Hello Mayo,

to your questions in your text below:
Quote Originally Posted by Mayo View Post
I'm getting this straight in my head now.
Welcome in the club. I'm also learning.
Ammonium NH4+ is only toxic to higher plants in high concentrations. Being closely bound to clay/humus leaching would be far less likely than with Nitrates NO3-.
It is toxic in high, localised, concentration to all life. Almost could say: "Who cares of 5% of the soil profile being "sterilised" if 95% iof the profile are unefected by the affect a N as nitrate dose can give. The potential of more life, abundance of species, beneficial for the whole system, is there to outnumber the "loses" of 5% "sterelised" soil.
Can accept that localised poisoning of the soil is probably preferable to sprinkling it across the whole field.
In relation to DD/soil health, this system will surely work far more effectively, in a 'busier' soil (perhaps under DD for several years), with a great amount of soil life around, and so the effect and benefit of the plant is increased?
Yes. We are observing very interesting observations, which are growing. The list starts with: healthier plants, better quality, less weather stress, up to N saving. As longer we are doing it consequently as better it get's.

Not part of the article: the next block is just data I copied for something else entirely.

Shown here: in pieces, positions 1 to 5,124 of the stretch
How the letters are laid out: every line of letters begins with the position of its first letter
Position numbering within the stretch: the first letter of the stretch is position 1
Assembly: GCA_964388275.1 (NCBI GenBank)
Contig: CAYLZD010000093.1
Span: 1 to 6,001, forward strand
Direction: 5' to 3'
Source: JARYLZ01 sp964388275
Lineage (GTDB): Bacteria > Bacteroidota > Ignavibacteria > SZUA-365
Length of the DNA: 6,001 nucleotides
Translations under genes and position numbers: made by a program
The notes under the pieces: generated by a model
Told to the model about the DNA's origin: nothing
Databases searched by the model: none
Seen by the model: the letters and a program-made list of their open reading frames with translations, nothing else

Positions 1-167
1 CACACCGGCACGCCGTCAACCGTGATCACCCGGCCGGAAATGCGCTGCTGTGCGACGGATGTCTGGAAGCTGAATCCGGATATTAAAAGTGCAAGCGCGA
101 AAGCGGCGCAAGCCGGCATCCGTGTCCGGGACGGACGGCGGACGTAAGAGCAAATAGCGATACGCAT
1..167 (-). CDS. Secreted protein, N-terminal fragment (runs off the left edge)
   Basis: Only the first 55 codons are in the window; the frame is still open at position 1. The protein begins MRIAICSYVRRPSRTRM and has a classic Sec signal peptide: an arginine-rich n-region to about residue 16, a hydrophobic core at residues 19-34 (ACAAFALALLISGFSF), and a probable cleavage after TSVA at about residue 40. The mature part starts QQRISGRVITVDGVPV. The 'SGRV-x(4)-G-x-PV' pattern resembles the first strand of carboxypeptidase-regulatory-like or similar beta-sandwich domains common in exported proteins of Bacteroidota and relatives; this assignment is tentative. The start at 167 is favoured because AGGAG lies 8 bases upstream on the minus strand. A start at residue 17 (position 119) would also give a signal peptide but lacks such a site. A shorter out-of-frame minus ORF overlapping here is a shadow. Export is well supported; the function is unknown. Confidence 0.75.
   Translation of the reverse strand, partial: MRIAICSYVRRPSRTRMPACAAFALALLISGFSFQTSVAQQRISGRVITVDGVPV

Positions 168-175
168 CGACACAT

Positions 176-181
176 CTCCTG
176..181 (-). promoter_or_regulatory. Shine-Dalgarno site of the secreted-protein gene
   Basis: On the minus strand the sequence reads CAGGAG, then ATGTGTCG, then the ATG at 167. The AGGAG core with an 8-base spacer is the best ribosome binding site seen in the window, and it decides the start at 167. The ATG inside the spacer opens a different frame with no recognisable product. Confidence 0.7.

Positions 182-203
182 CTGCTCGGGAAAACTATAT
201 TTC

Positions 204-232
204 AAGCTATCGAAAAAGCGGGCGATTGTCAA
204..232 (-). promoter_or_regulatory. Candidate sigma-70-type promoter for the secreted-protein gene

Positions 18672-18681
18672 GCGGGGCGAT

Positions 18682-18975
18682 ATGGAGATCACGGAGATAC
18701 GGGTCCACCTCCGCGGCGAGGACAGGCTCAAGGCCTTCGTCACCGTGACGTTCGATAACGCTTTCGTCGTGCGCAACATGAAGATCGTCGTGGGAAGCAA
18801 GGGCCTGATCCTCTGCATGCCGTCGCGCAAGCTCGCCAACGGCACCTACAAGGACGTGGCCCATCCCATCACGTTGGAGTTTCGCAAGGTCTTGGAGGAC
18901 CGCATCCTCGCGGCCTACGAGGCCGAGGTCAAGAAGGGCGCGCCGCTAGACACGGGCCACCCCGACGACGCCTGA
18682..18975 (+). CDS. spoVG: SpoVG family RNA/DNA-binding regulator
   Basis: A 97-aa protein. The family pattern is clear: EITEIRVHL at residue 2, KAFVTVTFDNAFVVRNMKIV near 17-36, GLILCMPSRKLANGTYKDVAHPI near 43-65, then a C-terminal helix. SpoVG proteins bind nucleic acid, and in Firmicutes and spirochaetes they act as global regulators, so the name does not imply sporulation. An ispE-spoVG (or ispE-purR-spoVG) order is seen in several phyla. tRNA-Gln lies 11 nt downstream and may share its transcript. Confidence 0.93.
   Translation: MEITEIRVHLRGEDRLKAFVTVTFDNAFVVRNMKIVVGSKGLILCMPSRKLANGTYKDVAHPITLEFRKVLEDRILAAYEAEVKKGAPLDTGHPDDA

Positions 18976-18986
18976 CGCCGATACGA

However, I guess there is also an alternative mechanism, by which more bugs mean faster NH4 breakdown to NO3 and thus the plant has a belt and braces approach and can take up either as and when?
Yes and no. Basically the plant prefers NH4, as it is much more energy efficient for the plant. So it is the "trick" to get the right relation of concentration on a spot or in a line with the size of surface area on the "N-depot" where the bugs can work on. In reality you don't need any bugs as the plant can feed itself straight with the NH4.
I read elsewhere that sulphur, being a key ingredient in some amino acids will definitely affect nitrate use in plants.
please read the reference once more. S is not only a key element in it because it's connection in Ammino Acid's but also it is a key element in the stabilising of the "N-depot".